Creative work is hard.
Ask any songwriter or graphic designer if they've ever had difficulty committing to their work creatively and you'll almost certainly get a resounding "yes". While you may find that you have developed your own methods for fighting through the "writers block" that is affecting your work, I spent some time attempting to get to the bottom of what exactly is causing these problems for me, so that I could attack them directly and get to a place where I feel that I can do my best work.
Things begin to fall apart for me with what I consider to be a general ambiguity about what it is that I'm actually trying to accomplish. Attempting to complete an unclear task with no set deadlines is a recipe for disaster, and does nothing but harm to the creative process. "Brainstorming" is often an excuse that can so quickly lead to a state of not actually accomplishing anything at all. There isn't anything inherently wrong with the concept of brainstorming, but you must be certain that you have a clear understanding of the task at hand before you let your mind wander.
The next issue seems simple, but is also shockingly common: doubt. Specifically, doubt in your ability to accomplish the task at all. Doubt in your skills, doubt in your drive, and doubt in your vision for the project. Being unsure of your skills leads to anxiety, and anxiety cripples your ability to actually create anything.
Probably most prevalent with creative professionals though, is the fear that what you're creating will be rejected. This can stem from doubt, but it is not the same thing. Fear, in this case, isn't a worry that you don't have the skills to do the task, but instead is a concern that what you're creating will be a failure in the eyes of your audience. This is the biggest productivity killer when it comes to creative people, because it's a seemingly endless loop. Your need to be validated by your audience can only be satisfied by putting out work that you're, unfortunately, too afraid to create.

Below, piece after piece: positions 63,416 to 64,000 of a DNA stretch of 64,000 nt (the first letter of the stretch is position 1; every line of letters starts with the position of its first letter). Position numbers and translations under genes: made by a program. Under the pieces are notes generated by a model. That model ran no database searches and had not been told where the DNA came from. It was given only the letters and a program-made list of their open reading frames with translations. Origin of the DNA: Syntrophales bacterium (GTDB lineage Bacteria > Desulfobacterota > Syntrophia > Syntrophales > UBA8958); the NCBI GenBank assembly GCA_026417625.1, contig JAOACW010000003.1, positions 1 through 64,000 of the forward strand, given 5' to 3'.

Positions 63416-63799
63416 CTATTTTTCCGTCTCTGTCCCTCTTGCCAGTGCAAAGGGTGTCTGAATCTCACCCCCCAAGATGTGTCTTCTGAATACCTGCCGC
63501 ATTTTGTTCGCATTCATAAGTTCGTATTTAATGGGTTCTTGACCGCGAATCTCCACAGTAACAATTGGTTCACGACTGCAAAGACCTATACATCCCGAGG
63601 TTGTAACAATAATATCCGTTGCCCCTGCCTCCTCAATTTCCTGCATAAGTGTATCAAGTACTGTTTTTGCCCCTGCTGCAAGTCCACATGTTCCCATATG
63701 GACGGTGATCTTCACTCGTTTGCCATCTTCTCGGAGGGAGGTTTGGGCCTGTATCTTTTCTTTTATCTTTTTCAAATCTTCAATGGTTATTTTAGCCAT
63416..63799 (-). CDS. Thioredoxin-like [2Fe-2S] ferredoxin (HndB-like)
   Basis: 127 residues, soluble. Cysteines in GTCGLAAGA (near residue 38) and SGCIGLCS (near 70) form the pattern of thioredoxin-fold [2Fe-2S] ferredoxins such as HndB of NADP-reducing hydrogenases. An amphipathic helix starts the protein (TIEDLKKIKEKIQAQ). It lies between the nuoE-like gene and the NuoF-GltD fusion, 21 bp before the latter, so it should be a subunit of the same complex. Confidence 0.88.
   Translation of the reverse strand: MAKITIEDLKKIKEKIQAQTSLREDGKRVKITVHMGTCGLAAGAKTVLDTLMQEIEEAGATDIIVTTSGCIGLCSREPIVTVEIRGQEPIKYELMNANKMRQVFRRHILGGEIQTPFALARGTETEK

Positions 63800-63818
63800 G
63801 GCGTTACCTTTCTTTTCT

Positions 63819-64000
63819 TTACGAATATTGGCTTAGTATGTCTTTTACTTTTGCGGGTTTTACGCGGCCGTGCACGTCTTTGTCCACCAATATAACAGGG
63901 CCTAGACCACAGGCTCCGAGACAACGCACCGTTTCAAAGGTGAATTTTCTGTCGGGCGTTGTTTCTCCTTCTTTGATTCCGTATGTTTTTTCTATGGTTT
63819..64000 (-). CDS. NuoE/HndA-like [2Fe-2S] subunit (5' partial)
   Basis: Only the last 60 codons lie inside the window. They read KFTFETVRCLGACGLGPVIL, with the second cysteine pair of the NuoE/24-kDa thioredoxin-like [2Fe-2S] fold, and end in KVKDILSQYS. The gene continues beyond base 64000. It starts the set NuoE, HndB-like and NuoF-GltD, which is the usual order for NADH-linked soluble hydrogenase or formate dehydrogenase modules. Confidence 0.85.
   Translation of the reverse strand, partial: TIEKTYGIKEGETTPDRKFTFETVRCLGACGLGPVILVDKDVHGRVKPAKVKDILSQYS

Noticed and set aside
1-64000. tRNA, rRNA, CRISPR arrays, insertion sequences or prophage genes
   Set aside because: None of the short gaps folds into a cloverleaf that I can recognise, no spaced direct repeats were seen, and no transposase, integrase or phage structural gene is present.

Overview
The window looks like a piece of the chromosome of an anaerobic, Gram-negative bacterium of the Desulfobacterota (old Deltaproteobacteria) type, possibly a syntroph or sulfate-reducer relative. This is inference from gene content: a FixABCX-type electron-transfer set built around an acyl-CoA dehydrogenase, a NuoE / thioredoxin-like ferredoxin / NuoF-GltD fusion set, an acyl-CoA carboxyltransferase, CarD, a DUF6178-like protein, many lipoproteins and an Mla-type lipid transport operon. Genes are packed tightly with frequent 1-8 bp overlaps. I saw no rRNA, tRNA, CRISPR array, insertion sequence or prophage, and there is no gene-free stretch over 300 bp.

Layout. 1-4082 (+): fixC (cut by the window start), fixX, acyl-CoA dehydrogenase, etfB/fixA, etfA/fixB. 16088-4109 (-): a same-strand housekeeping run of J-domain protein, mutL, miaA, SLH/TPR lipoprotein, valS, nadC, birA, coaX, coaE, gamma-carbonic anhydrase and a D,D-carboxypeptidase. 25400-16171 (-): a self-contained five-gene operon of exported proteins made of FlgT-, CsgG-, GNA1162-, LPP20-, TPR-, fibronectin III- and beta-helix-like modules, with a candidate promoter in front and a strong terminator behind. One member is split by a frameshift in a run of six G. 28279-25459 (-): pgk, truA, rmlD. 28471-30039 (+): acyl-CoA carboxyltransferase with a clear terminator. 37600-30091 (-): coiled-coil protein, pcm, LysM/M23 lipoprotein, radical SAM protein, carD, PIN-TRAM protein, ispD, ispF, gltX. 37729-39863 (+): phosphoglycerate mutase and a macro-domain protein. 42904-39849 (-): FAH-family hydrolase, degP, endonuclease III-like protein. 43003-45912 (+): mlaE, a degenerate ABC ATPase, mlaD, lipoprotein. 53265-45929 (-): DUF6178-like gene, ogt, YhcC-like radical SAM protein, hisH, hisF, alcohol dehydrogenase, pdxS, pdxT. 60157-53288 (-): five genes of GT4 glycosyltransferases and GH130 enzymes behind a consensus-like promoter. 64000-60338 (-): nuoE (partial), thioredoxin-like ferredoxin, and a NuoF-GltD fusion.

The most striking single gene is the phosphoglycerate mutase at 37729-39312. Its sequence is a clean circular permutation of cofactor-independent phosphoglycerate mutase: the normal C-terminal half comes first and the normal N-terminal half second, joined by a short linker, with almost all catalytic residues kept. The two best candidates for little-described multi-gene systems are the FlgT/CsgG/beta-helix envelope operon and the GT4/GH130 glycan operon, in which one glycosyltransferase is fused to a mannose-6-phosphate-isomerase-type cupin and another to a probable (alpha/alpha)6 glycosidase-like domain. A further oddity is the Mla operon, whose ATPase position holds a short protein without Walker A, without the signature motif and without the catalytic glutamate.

This all makes plenty of sense on paper, but figuring out how to attack these issues head-on is more complicated. Learning to be happy with what you're creating is a process that can take years to come to fruition, and there are certainly artists that never reach that bliss. That said, there are things that you can do to help the situation, and possibly kickstart your ability to create.
The solution, at least for me, is really quite simple. Create for yourself. Write the blog that you'd want to read. Take the photographs that you'd want to look at. When you are creating introspectively, you can more easily ignore the fear and anxiety about how your work is being perceived by others and spend more time actually doing said work. This may seem selfish at first, but learning to love your own work helps to cultivate the idea that others will love it as well.
Lastly, be clear with yourself about what it is you're actually trying to accomplish. Writing for an audience of one is a great state-of-mind to be in, but doesn't help you get past the blank page with a blinking cursor. Come up with a plan, set deadlines for yourself, and be honest about the end result. Projects inevitably change throughout the course of development, but when you're clear about what you want out of it, you can more easily adapt to a fork in the road down the line.
Oh, and have fun.
I'm a broadcast engineer, photographer, and writer.
email me: firstname.lastname@example.org